One of the surprises was a ceiling light in the middle of the family room ceiling. The light, or fan, was no longer there and a flat metal cap had been placed over the box. We didn't need a light or fan in that position, so it was several years before I opened that cover. Surprise !! There wasn't even a box in the ceiling. The wires had been taped with a couple of wraps of friction tape and then shoved up into the ceiling loose. I found them and installed a new box and cover, so now the wire ends are in the box and properly terminated with wire nuts on their ends, and a new flat cover installed with fixture bolts, as it should be. Both the box and cover are metal and are now grounded too. This surprise is what prompted me to open up all of the light fixture boxes in the house. If the light fixture was original to the house it was wired fine. If it had been replaced, it held surprises behind it.

Charley
 
The new (old) house is a mess of wiring disasters. I’m planning up pull every plug and fixture and not a few wires in the place. Plus I think I’m going to move the panel.

It’s an 1890s farmhouse, they didn’t actually electrify it until the early 70s though so the original wire that went in looks actually fairly decent. But similarly there’s been a lot of modifications over the years that are a bit of a problem. The previous owners sin in law considered himself “handy” and did a fair bit of really questionable stuff (and I’m not really happy with the work I know they had hired out and inspected either to be fair, less hazard and more “just not well done”). The panel also ended up in the kitchen and is behind a faux shallow cabinet which is kind of not great. There’s an under stairs closet on the other side of the same wall that’s large enough to be to code I’m pretty sure if I moved it to that location. Lots of taped off live ends (some just dangling in the crawl, another poking out of a roof mast head completely unprotected), unprotected splices, etc. A bunch of light fixtures were moved and they just nutted the wires together on the ceiling without a box around them (at “least” they also pulled the insulation back out of the way and left it so that was easy to spot anyway). The problem kind of ends up when you find stuff like that you can’t trust anything so you have to map and check every single connection.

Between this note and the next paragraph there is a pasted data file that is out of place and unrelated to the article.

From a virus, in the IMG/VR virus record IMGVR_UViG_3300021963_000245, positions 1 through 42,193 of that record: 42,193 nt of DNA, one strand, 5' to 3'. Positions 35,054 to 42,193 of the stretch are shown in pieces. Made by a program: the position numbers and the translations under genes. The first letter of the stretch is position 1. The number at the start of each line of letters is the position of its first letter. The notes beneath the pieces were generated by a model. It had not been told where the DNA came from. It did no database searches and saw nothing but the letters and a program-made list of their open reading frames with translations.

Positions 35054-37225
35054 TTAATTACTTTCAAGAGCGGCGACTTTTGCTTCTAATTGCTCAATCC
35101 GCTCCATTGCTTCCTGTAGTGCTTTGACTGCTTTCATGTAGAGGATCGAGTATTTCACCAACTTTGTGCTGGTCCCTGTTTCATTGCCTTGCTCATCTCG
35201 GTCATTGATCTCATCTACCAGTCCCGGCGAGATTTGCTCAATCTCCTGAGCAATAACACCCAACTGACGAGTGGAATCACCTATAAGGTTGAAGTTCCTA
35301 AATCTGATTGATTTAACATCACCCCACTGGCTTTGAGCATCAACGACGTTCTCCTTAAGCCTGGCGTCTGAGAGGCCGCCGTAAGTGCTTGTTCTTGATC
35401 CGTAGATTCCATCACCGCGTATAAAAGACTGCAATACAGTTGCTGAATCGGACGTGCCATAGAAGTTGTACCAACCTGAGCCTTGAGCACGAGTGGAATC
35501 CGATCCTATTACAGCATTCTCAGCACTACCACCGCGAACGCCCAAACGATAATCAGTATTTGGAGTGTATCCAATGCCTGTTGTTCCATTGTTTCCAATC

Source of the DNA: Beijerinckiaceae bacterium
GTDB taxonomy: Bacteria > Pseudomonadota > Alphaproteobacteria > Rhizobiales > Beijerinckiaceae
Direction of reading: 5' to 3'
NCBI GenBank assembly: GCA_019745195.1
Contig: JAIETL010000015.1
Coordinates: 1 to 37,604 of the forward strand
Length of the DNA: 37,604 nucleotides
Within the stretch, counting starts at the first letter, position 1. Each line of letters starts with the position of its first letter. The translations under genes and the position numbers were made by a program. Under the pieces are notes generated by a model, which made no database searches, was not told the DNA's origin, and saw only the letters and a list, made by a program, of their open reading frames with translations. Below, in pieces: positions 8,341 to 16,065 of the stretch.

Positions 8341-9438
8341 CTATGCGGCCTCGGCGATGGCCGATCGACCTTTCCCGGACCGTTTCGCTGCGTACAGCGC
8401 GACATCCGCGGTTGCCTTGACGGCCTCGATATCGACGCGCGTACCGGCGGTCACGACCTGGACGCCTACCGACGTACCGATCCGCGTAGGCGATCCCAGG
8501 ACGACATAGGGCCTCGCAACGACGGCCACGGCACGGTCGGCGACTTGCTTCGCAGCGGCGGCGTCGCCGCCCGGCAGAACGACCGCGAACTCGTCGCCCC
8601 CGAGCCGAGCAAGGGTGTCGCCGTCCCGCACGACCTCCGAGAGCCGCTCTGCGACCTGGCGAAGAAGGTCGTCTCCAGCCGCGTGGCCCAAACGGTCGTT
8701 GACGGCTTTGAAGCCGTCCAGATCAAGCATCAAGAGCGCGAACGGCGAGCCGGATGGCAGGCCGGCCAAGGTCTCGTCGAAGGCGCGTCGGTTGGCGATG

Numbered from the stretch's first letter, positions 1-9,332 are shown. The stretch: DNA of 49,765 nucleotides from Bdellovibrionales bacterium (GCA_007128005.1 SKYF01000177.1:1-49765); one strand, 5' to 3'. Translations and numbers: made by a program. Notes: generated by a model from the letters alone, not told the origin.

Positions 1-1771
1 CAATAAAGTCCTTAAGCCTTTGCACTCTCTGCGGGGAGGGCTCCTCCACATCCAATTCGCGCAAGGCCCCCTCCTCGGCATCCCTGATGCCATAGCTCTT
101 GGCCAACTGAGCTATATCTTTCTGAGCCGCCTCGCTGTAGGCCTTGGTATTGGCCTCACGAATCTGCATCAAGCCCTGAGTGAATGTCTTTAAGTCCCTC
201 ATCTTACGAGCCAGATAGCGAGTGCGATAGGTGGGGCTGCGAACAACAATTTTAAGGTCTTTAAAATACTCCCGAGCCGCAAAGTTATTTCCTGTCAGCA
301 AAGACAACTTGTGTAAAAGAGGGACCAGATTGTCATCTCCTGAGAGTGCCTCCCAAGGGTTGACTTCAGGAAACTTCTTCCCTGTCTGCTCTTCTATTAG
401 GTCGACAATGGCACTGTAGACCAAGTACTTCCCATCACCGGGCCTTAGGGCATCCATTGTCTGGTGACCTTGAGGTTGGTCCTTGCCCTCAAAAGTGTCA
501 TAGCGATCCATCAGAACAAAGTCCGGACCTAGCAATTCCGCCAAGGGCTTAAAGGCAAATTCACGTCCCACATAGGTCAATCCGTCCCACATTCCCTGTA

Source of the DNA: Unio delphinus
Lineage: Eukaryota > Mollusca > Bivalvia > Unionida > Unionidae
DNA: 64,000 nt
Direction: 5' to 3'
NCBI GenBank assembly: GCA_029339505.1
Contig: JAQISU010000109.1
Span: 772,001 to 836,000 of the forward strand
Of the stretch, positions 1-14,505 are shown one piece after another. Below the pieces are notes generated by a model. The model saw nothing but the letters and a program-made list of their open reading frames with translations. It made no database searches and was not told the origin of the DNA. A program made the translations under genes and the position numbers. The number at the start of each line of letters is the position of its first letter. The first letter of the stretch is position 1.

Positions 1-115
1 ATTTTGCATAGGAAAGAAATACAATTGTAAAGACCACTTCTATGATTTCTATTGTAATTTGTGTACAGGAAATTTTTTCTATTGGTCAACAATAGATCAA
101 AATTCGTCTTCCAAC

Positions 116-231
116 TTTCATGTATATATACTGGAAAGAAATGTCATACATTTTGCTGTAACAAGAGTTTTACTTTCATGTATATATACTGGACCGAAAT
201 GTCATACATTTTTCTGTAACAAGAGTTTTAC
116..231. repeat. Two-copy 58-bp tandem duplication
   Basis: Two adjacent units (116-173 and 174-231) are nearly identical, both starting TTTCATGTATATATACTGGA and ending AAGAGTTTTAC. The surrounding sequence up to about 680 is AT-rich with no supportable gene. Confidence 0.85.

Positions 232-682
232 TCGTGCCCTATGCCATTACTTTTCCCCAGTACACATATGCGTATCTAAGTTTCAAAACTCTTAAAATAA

I knew that (and the plumbing, and..,) was a mess going in though and we did get a decent price cut for it. We also have the mobile home to live in while I spend a year or so working on it.